Monday, July 15, 2013

The Day After My Car Was Shot

Twenty-four hours later, it is the reactions and post-mortem that stand out in my mind.  It's not so much that, just after sunset last night on busy Stanton Rd. on the way back from the Giant that my car, at about 20 mph, ended up in the midst of some fore-to-aft crossfire between some teenagers who can't shoot straight.  Two bullet holes decorated my rear windshield, which did a good job of absorbing a lot of the energy, shattered like Bonomo Turkish Taffy.

My reaction was shock at first, then appreciation for the windshield's dampening the bullets.  The police assigned to examine for evidence had a callous attitude.  When they arrived at 1 am and started examining the contents of my car without telling me, I came out and chatted with them about the news that four people had been injured in the shootings.  I expressed the hope that none of the injuries were serious.  One of the officers said, "Serious to them, but not to me."  Another officer tried to incorrectly explain to me that a bullet shot from a distance would have far less momentum and not be as likely to travel far after penetrating a window.  I started to explain that traveling through the air doesn't significantly retard a bullet's velocity, but I thought better of it.  As it turned out, the heater-lined rear windshield rendered each bullet as fragments, and I wasn't in as much danger as I could have been in front of a plain glass windshield.

After thinking about my situation, I thought the Washington Post might be interested that my car was shot twice.  I left my phone number with a reporter, but no one has called back.  I have previously documented that the local news media have little interest in the travails of folks who live in Word 8.  I suppose I shouldn't regret the lack of special attention because I am white.  I live in Ward 8, so I don't count for as much as someone in Ward 3, where I used to live.

My students at RICH took my brush with violence in stride.  Students I spoke to in three different neighborhoods all heard shooting last night; the difference was no one apparently was hit, or at least no one called the police.  They all know family members or friends who have been shot; it is part of life in Ward 8.  One of my students owns a gun; he assured me he only uses it for special occasions.  I told him he is much more likely to die because e owns that gun than otherwise.  I have been told by more than one student that I need to get a gun.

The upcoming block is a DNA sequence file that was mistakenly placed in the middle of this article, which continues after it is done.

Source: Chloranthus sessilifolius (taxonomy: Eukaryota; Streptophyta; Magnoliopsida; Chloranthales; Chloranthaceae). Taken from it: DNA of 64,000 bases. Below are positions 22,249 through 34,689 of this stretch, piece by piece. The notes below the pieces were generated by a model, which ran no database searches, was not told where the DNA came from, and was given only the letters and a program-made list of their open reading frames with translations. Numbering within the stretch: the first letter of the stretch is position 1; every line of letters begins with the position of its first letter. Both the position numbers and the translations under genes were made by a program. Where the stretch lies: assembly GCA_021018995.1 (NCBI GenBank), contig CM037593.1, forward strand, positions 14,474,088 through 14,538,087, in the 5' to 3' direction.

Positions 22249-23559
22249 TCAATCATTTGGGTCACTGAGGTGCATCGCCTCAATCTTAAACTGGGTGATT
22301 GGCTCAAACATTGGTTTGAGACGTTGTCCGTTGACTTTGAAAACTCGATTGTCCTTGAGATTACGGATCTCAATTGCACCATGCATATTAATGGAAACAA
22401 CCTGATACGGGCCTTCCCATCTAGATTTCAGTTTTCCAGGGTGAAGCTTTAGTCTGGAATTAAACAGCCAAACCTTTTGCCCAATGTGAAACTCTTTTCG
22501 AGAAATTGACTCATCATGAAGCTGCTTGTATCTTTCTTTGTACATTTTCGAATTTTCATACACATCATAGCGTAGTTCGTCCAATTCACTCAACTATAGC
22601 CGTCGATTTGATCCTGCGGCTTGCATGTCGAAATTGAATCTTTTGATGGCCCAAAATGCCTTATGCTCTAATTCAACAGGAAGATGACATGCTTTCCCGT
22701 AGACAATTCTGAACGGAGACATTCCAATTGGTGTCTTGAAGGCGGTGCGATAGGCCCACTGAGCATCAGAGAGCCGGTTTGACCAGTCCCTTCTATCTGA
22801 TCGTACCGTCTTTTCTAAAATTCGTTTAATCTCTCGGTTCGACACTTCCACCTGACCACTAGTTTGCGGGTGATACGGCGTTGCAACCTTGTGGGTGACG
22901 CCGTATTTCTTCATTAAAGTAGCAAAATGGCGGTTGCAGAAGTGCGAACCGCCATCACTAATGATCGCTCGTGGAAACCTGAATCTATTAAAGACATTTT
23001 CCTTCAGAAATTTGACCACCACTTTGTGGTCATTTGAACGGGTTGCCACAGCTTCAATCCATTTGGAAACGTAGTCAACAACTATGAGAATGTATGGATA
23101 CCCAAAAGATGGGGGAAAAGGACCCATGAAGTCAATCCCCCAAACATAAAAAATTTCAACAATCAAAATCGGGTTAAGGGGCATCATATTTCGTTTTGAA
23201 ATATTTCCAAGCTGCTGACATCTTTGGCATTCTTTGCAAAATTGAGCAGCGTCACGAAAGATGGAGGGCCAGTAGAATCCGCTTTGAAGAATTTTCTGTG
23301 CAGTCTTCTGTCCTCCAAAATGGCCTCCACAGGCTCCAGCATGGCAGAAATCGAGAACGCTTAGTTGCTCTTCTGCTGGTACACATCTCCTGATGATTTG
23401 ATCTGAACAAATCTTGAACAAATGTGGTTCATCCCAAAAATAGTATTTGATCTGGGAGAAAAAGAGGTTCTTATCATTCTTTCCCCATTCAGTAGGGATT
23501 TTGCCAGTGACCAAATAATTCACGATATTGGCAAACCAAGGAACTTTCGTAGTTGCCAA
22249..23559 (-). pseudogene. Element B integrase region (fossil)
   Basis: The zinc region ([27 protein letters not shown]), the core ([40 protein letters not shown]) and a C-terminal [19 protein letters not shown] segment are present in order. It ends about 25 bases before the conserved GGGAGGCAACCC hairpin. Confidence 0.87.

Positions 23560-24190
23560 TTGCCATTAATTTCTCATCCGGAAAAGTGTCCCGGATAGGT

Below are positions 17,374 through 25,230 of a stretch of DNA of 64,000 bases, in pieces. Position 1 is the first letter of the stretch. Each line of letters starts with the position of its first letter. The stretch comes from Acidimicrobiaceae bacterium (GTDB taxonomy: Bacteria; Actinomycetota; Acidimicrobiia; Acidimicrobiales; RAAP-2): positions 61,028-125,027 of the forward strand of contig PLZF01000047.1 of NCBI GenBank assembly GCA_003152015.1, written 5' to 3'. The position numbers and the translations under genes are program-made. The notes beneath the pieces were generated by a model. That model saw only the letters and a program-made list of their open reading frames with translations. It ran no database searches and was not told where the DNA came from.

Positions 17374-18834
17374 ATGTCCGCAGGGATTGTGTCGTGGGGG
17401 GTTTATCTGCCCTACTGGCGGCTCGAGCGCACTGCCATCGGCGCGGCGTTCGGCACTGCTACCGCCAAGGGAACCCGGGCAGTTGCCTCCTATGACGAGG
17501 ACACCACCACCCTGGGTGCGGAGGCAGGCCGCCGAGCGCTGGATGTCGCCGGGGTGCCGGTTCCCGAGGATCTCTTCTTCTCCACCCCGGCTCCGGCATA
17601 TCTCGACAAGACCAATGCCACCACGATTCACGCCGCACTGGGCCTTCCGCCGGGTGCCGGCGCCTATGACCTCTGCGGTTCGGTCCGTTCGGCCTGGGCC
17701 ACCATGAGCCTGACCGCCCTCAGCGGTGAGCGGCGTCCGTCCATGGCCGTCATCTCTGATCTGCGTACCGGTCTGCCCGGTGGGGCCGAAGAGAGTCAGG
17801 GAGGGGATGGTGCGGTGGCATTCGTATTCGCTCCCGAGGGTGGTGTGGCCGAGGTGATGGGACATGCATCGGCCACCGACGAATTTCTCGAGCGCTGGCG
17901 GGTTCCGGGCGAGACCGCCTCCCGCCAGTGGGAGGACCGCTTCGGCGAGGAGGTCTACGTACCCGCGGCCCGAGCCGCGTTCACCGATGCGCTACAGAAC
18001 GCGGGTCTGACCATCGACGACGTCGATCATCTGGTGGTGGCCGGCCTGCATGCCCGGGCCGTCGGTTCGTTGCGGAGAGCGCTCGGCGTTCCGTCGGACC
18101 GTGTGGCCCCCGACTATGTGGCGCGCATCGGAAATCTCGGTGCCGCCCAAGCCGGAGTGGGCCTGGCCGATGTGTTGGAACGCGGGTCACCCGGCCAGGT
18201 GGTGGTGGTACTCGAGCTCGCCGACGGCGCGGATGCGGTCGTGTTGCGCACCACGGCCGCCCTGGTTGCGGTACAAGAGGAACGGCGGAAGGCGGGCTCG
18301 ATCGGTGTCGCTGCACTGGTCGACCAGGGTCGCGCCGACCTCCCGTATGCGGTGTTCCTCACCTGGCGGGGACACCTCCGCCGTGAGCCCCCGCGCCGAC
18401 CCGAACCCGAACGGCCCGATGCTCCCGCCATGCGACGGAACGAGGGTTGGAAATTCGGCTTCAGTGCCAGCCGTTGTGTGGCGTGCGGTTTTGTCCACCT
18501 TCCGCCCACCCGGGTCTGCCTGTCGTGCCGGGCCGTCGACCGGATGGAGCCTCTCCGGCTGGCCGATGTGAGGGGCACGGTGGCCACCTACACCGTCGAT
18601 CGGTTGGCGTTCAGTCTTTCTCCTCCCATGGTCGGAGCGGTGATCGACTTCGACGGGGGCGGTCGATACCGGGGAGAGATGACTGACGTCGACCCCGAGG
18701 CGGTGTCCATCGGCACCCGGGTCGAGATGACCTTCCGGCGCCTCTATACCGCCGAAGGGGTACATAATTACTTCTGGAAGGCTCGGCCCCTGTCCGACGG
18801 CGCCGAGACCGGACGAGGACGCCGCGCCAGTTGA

The Seventh Police District overlaps much of Ward 8.  However, the piece of land that covers Anacostia High School is part of the Sixth Police District.  There is virtually no way for the police to get to know the young people in the community.  They, and the community at large, write off the teenage Jesse Jameses as punks not worth our time or energy.  There is no effort to steer middle school kids to make right decisions.  During the winter, Metro was just about to reroute a key commuter bus away from Wellington Park because of the violence there when the police finally admitted that they might be able to help the Metrobuses navigate the route safely.  Middle school kids were throwing rocks at the buses, and no one in the community was stopping it.

In the 60's and 70's, the catch phrase was, "Give a Damn."  Can we, please?  Can we write about what we see and hear, even if it might not sell papers or attract viewers?  Can we stand up to the callousness of government institutions like the police?  Can we band together as neighbors and try to talk to our youth instead of letting them go every weekend to do what they want?